Image Courtesy of Marvel Comics
What’s up, everybody?! I hope you are all having a good week and are ready for another review. Today, as promised, I’ll be taking a look at issues #30 and #31 of “The Amazing Spider-Man”. This is an interesting couple of issues because it ties into the larger event that is “Absolute Carnage”. I know you all have been enjoying my coverage of that, so hopefully, this gets a similar response! Now, let’s not waste any more time.
I’m always a little leary when one of my favorite books decides to do 1 or 2 tie-in issues to larger events. Why? Because they tend to not be relevant to or as good as the event itself. Even though, in my opinion, writer Nick Spencer has been doing a good job with Spidey thus far, it seems that both problems are the case here.
So, the events of these 2 issues take place alongside the events of “Absolute Carnage” #4. Our hero is cornered in the back of a warehouse while trying to protect 2 young boys from a Carnage-possessed Norman Osborn. From the get-go, things are going south for Spider-Man very quickly. He stands virtually no chance against Norman.
It’s during this time that Spencer takes the opportunity to revisit key moments in Peter’s past where Norman has played a part. Including–but not limited to–the death of Peter’s first real girlfriend, Gwen Stacy. I’m pretty sure these flashbacks are meant to show all the times that Peter has overcome great adversity. Actually, it’s pretty blatant that that’s the purpose. However, as good as these moments are, I feel as though they’re out of place in a tie-in to “Absolute Carnage”.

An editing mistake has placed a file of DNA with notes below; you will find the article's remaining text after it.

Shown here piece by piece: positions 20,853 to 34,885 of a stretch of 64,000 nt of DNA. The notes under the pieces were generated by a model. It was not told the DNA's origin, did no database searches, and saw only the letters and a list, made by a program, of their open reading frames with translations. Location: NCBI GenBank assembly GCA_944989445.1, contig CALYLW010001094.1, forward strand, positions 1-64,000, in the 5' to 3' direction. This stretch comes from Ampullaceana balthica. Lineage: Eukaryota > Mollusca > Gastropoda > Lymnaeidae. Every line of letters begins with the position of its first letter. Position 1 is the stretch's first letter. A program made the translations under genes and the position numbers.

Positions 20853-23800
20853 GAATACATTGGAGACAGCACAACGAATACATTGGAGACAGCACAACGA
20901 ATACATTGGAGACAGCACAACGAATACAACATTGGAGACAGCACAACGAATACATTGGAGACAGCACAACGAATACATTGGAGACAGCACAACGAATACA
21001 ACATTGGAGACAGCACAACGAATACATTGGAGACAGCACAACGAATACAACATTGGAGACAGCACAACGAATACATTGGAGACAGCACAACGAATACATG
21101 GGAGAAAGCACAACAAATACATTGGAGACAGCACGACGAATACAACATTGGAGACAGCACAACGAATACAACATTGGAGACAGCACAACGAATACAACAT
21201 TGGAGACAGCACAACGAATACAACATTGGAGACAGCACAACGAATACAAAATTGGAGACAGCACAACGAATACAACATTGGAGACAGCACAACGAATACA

Of course, by the end of #31, Spidey overcomes his pain and is able to beat Norman. I mean, what did you expect? Though this presents another problem. This single fight in the back of a warehouse somehow takes 2 issues. It didn’t need to. It easily could have come and gone in a single issue. The only thing that even mildly justifies the extension is the use of the flashbacks. But again, we didn’t need that many to get across the point of overcoming adversity. Every Spider-Man fan knows his past with Norman. Spencer easily could have condensed this down to a single issue. Spencer also doesn’t seem all that interested in talking about “Absolute Carnage”. Instead, he is content with dropping more clues about the identity of Kindred. Who–by the way–I have a pretty good idea about who he is. Though I won’t say yet in the event that more hints are dropped that contradict my theory.
At the end of the day, there are too many problems with it for me to be fully satisfied. The unnecessary length, the abhorrent use of flashbacks, and the seeming lack of interest in the story he’s telling, all lead to an overall letdown feeling. And that’s disappointing because I’ve been really pleased with the current run, aside from a few issues. And I really didn’t want that small pile of disappointing issues to get any bigger. Oh well. They can’t all be winners. The only reason I can think of for stretching it out is the fact that Marvel’s 2099 event is coming up real soon and Spider-Man is key to that. Therefore, Spencer is biding his time until the story that he’s interested in comes along.
To conclude, this was a disappointment. Not on the biggest scale, but disappointing nonetheless. So, the question is: can I recommend it? Not really. In fact, I’d say you can safely skip these issues and just pick up with #32. That’s my final verdict. So, to wrap this up, I’ll say that there won’t be any Spider-Man in the feed for a while because my next review will be for issues #32-#36. Those will tie-in to the 2099 story, which I will also be reviewing. In the meantime, you can look forward to some Guardians, Iron Man, and X-Men very soon. Until then, stay comical!